Announcing Stack Overflow Documentation

We started with Q&A. Technical documentation is next, and we need your help.

Whether you're a beginner or an experienced developer, you can contribute.

Sign up and start helping → Learn more about Documentation →

I have a long code file with syntax folding in Vim.

I know how to open all folds (zR) or close all folds (zM), and I know how to increase or decrease the foldlevel (zm, zr).

However when I increase the foldlevel the inner most folds are closed; instead I want the outer most folds closed while the inner most are unfolded. It is possible to do this manually by opening all folds and the closing each top level fold by hand it's incredible tedious specially with long files that I open quickly to get an overview of the code.

Is there any key shortcut to do this? Or do I need to make some sort of Vim function to do this? And if so, how?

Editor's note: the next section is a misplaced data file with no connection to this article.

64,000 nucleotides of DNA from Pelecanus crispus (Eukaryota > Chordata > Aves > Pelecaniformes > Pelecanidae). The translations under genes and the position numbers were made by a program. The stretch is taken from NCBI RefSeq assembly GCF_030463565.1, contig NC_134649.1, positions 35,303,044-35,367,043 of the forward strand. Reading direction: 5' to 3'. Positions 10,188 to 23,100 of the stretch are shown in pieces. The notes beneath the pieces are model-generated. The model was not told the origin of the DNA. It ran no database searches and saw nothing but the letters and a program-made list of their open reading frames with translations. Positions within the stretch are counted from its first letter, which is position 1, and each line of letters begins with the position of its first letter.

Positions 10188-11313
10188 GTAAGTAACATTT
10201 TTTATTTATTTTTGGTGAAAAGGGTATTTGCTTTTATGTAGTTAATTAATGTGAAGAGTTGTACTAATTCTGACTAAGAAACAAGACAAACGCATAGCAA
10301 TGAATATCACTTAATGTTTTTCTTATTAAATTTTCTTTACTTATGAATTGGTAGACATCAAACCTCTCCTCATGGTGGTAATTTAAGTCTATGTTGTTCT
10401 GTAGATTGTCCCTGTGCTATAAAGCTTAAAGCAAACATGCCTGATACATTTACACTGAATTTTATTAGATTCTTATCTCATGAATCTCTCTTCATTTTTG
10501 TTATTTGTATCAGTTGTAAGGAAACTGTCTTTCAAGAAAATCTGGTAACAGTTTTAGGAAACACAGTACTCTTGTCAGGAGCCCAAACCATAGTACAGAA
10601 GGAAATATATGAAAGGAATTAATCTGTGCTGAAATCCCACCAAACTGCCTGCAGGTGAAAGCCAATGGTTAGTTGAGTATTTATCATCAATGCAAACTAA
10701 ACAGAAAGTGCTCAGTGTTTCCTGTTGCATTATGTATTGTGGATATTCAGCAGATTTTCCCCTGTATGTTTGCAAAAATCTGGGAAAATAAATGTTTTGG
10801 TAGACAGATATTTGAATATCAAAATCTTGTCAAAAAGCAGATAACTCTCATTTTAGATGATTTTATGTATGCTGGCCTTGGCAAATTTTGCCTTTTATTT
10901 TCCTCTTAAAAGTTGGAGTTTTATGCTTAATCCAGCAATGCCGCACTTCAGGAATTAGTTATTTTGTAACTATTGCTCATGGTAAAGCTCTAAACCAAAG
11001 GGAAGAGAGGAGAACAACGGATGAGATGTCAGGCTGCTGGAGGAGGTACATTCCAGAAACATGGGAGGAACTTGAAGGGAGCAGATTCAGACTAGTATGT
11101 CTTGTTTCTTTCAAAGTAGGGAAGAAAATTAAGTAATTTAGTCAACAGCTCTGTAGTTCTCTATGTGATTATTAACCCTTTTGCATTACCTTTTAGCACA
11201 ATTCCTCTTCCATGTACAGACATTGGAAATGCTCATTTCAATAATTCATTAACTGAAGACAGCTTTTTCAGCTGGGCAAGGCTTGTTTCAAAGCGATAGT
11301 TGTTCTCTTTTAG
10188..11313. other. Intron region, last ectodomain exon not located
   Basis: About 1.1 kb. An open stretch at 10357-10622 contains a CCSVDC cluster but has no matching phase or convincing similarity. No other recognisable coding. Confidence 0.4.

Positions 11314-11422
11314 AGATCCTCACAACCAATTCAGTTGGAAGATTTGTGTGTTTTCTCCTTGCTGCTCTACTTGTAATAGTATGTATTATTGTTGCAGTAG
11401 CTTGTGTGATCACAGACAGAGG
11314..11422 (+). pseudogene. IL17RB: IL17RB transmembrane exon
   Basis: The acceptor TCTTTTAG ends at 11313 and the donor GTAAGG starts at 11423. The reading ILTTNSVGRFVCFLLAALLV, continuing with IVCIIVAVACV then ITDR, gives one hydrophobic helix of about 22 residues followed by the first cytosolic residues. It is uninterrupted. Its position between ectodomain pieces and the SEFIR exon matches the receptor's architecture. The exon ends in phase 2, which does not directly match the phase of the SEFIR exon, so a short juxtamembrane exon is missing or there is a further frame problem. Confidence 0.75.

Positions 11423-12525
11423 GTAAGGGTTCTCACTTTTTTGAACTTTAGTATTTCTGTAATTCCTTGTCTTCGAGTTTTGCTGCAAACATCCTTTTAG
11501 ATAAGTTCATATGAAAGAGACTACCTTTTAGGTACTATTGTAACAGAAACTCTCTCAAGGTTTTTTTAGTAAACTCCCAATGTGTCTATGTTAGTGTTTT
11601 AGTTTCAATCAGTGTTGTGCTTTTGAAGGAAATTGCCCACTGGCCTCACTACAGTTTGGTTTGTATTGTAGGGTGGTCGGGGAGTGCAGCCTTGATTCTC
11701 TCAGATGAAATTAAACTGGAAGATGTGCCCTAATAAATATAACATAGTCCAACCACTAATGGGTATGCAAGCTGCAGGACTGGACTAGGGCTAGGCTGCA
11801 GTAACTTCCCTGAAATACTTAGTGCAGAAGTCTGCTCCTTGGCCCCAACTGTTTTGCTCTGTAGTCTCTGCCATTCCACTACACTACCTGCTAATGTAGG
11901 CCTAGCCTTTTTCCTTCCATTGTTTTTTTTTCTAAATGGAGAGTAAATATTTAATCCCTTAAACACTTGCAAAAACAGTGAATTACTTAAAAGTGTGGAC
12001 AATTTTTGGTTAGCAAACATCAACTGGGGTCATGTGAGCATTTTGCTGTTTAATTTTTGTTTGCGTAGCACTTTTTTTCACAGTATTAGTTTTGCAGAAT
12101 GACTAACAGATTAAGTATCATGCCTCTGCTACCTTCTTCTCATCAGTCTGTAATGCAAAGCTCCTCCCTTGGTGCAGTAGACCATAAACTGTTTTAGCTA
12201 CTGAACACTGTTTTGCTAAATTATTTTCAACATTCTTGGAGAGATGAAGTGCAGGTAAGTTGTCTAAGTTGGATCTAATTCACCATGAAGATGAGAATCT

share|improve this question
Yes, I must have. I wonder how it has been 4 years without that being noticed :) – driax Feb 14 at 12:11
up vote 11 down vote accepted

Yes, you can type


Which closes one level of folds (outside in).

share|improve this answer
What is the % symbol for? – nn0p Apr 22 at 15:52
I know this is old, but % is basically a shortcut for the range 1,$ (so, the whole file) – rgoliveira Jul 26 at 1:07

I think you want to add set foldnestmax=1 to your $MYVIMRC.

share|improve this answer
What will it do? – kevin Feb 8 at 10:05
@kevin It'll avoid nested folds, ie only your outermost folds would be present. – dromtrund Apr 11 at 12:22

As Karl says, the foldnestmax setting is probably what you want.

zO (i.e., capital-letter-o) opens all nested folds.

I also find zx and zv very helpful.

When I use foldmethod=expr with a custom fold expression, I'll often modify the expression so that it only folds what I want it to fold.

share|improve this answer

Your Answer


By posting your answer, you agree to the privacy policy and terms of service.

Not the answer you're looking for? Browse other questions tagged or ask your own question.